It appears that for Cardinal McElroy it is Catholicism’s judgmentalism that leads to exclusion, and not the committed sins. But it has always been the practice of the Church to exclude those actively engaging in grave sin from Communion until they have repented, confessed their sins to a priest, and received sacramental absolution. This is not a demand for perfection (despite the Cardinal’s insistence otherwise), nor is it a punishment; it is a consequence of those chosen actions.

As Pope Francis said in an interview on September 15, 2021 about withholding Communion, “This is not a penalty: you are outside. Communion is to unite the community.”

Apart from the Communion issue, Cardinal McElroy rightly notes that as a Church we need to do a better job of accompaniment because “the grace of God acts progressively in our lives.” The challenge of loving accompaniment is to avoid judging the heart of the other while still judging his action. This is the only way to reconcile Jesus’ statements, “Judge not, that you be not judged” (Mt 7:1) and “If your brother sins, rebuke him” (Lk 17:3).

We are called to accompany the other regardless of his choices while standing in the truth of what is genuinely good for him. This is difficult, especially since as fallen humans we instinctively favor one part of that approach, usually to the detriment of the other.

May we all learn to love more like Jesus so that we can see beyond the sin to the person and lovingly offer him invitation to conversion. In a world so confused about sin, we must do both of those things in pursuing a better way forward.

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About Bishop Thomas John Paprocki 5 Articles
Bishop Thomas John Paprocki is Bishop of Springfield in Illinois and is Chairman-elect of the United States Conference of Catholic Bishops’ Committee on Canonical Affairs and Church Governance.


  1. This is all well and good, but it ignores the fact the McElroy simply does the bidding of the one who made him a Cardinal last summer. Until these responses are directed to the source of the chaos and heresy , they won’t have much effect.

    • Correct Tony. The majority of CWR readers will agree with this article, the problem is that those who read the cardinals article in America Magazine will probably not come across anyone with authority who informs them correctly. Heresy and error go unchallenged under this pontificate.

  2. Thank you SO much, dear Bishop Thomas John Paprocki, for a crystal-clear account of sound, traditional Catholic teaching.

    Souls will be saved and can we not hear the Holy Angels rejoicing.

    These days, with all the half-truths and heresies spouted by some leading clerics, it’s hard to imagine King Jesus rejoicing over His Church. You, however, have delighted the heart of our wonderful Lord.

    Ever in the love of The Lamb; respectful blessings from marty

  3. Cardinal McElroy aligns himself with the secular culture in America — both the country and the magazine. There was a great interview with Bishop Earl Boyea in Catholic World Report last September that instructed us in our responsibility to “change the culture” rather than being “changed by the culture.” More Catholic leaders need to subscribe to way of the good Bishop of Lansing, Michiigan rather than that of the cardinal in San Diego. Thanks to Bishop Paprocki for this clarification.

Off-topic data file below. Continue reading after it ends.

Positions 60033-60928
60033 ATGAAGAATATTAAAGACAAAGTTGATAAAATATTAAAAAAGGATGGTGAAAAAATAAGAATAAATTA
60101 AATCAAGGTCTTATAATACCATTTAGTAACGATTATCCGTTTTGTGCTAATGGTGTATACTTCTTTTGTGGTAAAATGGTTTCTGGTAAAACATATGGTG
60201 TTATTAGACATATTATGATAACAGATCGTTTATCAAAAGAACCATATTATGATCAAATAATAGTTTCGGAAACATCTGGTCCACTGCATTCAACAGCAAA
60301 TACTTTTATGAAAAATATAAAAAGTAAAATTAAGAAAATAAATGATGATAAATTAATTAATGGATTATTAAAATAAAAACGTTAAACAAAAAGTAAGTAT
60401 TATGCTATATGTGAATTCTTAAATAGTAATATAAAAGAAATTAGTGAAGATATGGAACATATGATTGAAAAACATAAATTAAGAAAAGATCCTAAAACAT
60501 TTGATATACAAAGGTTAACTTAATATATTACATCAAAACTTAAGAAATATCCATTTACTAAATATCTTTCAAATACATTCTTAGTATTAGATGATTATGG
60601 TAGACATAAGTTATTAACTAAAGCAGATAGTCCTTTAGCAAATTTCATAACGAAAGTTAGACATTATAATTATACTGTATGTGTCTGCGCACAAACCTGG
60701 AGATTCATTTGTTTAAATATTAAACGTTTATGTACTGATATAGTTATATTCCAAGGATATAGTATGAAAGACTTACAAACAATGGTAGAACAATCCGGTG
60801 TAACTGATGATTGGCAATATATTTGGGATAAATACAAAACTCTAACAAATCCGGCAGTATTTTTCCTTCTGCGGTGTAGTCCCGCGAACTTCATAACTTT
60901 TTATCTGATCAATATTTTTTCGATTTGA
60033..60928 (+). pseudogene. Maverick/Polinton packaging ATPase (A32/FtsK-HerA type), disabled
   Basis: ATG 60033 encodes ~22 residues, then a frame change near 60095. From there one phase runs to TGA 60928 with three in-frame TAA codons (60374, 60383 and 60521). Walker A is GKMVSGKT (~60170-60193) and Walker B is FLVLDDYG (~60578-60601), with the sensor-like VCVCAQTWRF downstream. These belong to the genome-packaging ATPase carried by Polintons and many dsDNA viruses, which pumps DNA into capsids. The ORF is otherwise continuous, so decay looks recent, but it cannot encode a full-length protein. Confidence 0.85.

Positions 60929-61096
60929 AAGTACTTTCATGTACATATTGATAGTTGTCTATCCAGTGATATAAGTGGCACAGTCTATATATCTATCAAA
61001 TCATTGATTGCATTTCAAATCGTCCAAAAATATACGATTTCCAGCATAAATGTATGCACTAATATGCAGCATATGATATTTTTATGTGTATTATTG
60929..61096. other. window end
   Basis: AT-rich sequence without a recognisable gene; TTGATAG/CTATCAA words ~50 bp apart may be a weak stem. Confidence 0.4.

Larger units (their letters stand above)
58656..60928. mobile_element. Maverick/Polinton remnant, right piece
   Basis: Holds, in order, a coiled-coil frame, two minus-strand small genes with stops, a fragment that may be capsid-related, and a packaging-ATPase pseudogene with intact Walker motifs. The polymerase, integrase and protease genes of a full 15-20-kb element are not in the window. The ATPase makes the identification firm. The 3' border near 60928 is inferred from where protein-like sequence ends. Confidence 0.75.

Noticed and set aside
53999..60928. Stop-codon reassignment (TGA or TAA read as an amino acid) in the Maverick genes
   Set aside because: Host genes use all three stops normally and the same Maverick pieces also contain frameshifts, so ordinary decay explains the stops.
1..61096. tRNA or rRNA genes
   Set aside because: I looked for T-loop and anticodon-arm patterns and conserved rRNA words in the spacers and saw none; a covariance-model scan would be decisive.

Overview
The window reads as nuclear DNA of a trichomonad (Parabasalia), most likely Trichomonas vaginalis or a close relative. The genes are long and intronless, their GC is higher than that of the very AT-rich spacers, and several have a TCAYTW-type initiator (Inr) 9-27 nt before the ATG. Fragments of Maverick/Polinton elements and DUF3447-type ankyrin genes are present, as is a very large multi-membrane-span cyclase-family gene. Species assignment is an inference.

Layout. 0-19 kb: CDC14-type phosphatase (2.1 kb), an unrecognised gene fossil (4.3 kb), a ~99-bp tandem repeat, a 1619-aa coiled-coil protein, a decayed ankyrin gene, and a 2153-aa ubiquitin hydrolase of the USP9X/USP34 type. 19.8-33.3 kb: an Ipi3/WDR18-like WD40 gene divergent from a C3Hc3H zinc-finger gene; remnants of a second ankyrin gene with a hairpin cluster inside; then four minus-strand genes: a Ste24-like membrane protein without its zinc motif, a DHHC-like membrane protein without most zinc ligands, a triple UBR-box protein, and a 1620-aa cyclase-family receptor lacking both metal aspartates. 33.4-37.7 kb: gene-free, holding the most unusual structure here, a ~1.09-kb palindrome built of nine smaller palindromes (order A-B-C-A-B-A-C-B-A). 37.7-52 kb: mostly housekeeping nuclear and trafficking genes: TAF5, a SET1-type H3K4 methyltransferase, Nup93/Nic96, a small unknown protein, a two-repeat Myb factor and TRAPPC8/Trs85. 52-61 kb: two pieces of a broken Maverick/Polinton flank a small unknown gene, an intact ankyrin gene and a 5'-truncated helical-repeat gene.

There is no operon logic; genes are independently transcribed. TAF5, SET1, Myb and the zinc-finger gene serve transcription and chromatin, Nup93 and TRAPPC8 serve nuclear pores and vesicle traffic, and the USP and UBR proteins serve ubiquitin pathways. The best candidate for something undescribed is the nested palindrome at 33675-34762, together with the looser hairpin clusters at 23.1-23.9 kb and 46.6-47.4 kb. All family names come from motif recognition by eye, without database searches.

4. In full agreement with Bishop Paprocki on the better way forward, yours truly also proposes a few fine points for the conversation—which in sum still demonstrate that Cardinal McElroy seems a sloppy thinker and shepherd (But who am I to judge?):

    FIRST, the unstated core to the McElroy ideology seems rooted in CCC n. 2352 which reads, in part: “To form an equitable judgment about the subject’s moral responsibility and to guide pastoral action, one must take into account the affective immaturity, force of acquired habit, conditions of society, or other psychological or social factors that can lessen, if not even reduce to a minimum, moral culpability.”
    SECOND, McElroy abuses his audience and office when he then would apply this insight not to individual persons, but to a politicized category, or any category of the population.
    In 2018 this attempt to enshrine the LGBTQ assemblage into the Synod on Youth drew a perceptive correction from Archbishop Chaput (and after a unanimous “demand,” Cardinal Baldiserri withdrew from his effort to make the insertion): Yet, today, Cardinal Grech recently advocated that the Church “stretch the grey area. https://www.catholicworldreport.com/2018/10/04/archbishop-chaput-tells-synod-to-announce-christ-not-ideologies-and-social-sciences/
    THIRD, now stretching the grey area in several ways, Cardinal McElroy (in the embedded article) breezily misrepresents the history of female “deacons” and their non-sacramental role (see instead, e.g., Gerhard Muller, “Priesthood and Diaconate,” Ignatius, 2002). McElroy also misreads St. Augustine, whose conversion was more complete that he (McElroy) implies. After Augustine left his concubine of thirteen years he then lapsed and fell in with another for two years, but then he turned fully around and converted (e.g., Confessions, Book 8, Ch. 11:26). Nothing here supports the thesis of inverting the order of Confession and Eucharist, especially not airbrushing an entire category of however sorely tried individuals.